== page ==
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From Humberto Sanchez II <hsanche...@yahoo.com>
Subject Re: [gosh] On the sad tale of BNF and optional semicolons
Date Tue, 21 Feb 2012 17:38:15 GMT
That was what I was going to say.  May cause problems with legacy code
that accidentally left them out.  However, it is trivial to fix.


On 2/21/12 11:35 AM, "Ariel Jakobovits" <arieljake@yahoo.com> wrote:

>> 3.    Make semicolons mandatory.
>Ariel Jakobovits
>Email: arieljake@yahoo.com
>Phone: 650-690-2213
>Fax: 650-641-0031
>Cell: 650-823-8699
> From: David Arno <david@davidarno.org>
>To: flex-dev@incubator.apache.org
>Sent: Tuesday, February 21, 2012 9:27 AM
>Subject: [gosh] On the sad tale of BNF and optional semicolons
>I have spent a bit of time over the last few days trying to define a BNF
>grammar for AS3. As "Left Right" predicted, it's looking like this just
>isn't possible. The problem is such a trivial little thing too: optional
>To illustrate the problem, let me give an example piece of AS3 BNF:
>imports = import | imports import
>import = 'import' type_reference ';'
>As I'm sure there are many here who are unfamiliar with BNF, I'll explain
>what the above means. The first line defines a symbol: imports, which is
>defined as either being import, or a recursive reference to itself,
>by import. In other words, a language consisting of one or more import
>symbols is a language that matches the imports symbol. Next, I define what
>the import symbol is, it being an "import" keyword token, followed by yet
>another symbol, type_reference (which I haven't included here) and
>finally a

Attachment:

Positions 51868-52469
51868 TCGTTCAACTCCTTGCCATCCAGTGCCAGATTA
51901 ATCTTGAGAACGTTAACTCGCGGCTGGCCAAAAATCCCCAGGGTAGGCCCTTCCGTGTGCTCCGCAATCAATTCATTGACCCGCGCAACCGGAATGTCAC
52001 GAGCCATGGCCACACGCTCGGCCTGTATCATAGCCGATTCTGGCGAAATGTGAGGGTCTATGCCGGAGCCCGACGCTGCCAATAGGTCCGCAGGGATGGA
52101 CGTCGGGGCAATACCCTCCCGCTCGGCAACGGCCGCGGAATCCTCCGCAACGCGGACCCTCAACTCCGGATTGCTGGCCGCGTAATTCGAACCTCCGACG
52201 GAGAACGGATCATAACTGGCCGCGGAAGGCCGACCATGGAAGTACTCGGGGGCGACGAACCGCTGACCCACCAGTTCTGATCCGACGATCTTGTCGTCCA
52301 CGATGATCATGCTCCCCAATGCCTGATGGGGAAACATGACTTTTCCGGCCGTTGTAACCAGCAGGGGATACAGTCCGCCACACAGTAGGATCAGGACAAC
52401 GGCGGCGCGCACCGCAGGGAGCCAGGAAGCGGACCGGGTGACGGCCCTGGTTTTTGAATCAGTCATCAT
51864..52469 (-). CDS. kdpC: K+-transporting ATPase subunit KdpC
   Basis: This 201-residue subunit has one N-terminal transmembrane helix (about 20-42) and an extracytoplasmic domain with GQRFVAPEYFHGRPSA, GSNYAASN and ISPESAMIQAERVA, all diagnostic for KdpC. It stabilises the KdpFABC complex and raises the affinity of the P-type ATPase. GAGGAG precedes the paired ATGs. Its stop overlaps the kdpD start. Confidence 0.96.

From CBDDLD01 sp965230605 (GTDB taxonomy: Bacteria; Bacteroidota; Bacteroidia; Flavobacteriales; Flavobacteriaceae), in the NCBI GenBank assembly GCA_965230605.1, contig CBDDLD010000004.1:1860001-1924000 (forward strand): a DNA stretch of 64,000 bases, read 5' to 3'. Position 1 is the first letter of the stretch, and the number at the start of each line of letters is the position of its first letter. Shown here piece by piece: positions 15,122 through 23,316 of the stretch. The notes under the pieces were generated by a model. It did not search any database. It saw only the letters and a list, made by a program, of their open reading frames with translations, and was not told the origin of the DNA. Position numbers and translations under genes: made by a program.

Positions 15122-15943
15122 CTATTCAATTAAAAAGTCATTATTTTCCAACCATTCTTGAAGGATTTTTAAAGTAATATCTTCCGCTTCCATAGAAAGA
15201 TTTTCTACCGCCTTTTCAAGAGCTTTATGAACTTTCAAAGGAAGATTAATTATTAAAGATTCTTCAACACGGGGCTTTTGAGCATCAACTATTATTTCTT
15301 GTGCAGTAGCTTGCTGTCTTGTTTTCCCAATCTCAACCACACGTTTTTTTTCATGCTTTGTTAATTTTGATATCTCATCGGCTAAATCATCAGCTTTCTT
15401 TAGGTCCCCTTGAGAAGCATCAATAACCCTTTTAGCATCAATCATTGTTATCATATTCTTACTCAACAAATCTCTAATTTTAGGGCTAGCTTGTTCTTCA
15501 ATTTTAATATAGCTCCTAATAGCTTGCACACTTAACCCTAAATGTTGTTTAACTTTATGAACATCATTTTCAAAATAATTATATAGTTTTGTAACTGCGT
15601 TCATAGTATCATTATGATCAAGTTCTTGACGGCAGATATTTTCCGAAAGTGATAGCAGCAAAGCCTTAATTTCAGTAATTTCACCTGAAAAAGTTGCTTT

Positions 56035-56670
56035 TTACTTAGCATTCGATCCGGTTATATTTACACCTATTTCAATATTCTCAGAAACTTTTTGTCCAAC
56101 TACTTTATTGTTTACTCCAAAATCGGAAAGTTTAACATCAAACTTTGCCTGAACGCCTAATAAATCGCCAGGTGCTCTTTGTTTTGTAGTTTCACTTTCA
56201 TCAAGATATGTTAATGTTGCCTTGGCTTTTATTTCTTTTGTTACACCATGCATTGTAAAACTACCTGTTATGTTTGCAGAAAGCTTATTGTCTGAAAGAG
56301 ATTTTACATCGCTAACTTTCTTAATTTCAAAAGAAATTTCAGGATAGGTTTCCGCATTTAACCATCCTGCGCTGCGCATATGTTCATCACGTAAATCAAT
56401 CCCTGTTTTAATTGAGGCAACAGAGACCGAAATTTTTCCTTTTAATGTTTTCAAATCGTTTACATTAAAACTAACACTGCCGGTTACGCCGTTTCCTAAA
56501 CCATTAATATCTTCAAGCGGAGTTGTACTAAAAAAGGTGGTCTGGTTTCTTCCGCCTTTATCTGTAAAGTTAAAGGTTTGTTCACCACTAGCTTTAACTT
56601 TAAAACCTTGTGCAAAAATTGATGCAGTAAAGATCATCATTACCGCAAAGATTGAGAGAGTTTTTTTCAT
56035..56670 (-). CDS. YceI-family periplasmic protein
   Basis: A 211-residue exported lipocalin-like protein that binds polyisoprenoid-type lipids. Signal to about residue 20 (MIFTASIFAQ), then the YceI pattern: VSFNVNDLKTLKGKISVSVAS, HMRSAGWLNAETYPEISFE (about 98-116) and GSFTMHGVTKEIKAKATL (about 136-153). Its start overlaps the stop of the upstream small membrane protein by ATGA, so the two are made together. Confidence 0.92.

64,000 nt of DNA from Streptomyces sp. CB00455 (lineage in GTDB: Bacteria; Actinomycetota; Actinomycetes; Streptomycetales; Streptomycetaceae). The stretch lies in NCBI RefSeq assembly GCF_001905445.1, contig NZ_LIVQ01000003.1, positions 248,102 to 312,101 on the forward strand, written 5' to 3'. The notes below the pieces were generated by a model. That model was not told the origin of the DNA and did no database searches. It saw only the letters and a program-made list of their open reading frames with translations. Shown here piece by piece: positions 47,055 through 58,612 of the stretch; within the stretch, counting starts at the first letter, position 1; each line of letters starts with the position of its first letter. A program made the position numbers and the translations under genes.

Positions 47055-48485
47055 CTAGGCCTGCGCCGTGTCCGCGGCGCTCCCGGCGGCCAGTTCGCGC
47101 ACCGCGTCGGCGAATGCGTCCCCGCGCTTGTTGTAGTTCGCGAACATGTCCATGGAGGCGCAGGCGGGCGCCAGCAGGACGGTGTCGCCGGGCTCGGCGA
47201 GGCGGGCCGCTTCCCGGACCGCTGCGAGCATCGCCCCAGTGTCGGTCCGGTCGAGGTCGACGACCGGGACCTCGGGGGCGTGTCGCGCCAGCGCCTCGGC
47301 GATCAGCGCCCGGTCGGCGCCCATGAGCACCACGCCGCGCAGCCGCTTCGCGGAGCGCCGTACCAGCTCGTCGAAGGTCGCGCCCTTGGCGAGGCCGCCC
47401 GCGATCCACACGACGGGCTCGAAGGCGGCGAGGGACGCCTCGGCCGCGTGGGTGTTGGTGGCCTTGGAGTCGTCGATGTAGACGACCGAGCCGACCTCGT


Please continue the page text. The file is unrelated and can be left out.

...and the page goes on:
>semicolon. This snippet then covers import collections, such as:
>       import flash.display.DisplayObject;
>       import flash.events.Event;
>       import flash.events.MouseEvent;
>However, there is a problem. AS3 doesn't mandate that I specify those
>semicolons at the end of the lines. AS3 supports implied semicolons: in
>certain circumstances, the newline character is good enough to tell the
>compiler that the end of a statement has been reached, so a semicolon
>required. Unfortunately, such a concept cannot be handled by BNF. If end
>line characters are significant within the grammar, then within BNF, they
>must be explicitly referenced. As a result, the BNF becomes really
>imports = import | imports import
>import = 'import' type_reference import_terminator
>    | 'import' unimportant_newlines type_reference statement_terminator
>unimportant_newlines = '\n' | unimportant_newlines '\n'
>statement_terminator = ';'
>    | ';' unimportant_newlines
>    | '\n'
>    | '\n' unimportant_newlines
>    | unimportant_newlines ';'
>    | unimportant_newlines ';' unimportant_newlines
>Not only does this become unreadable (remember, unimportant_newlines will
>appear absolutely everywhere in the BNF where whitespace is allowed in the
>code, but any tool that generates a parser from BNF-like definitions will
>complain of conflicts as newline characters can apply to multiple rules at
>any one time and so the parser has to guess which one to use.
>As far as I can see, we have three choices:
>1.     Hand craft a parser that can handle optional semicolons, rather
>using a BNF-based one. I really don't want to do this as it requires us to
>pick one language for the compiler , it's harder to maintain and takes
>longer to write.
>2.     Hand craft a lexical analyser that knows about optional semicolons
>and inserts missing ones into the token stream passed to the parser. I
>to confess I've no idea at this stage how feasible this would be, and it
>the same issues of language-specificity and complexity as the previous
>3.     Make semicolons mandatory.
>The purpose of this email is to gauge people's reactions to option 3. If
>created a compiler that mandated semicolons, would this cause problems for
>anyone? Is it an idea we can consider, or is it a complete no-no?
>Thoughts and opinions please people.

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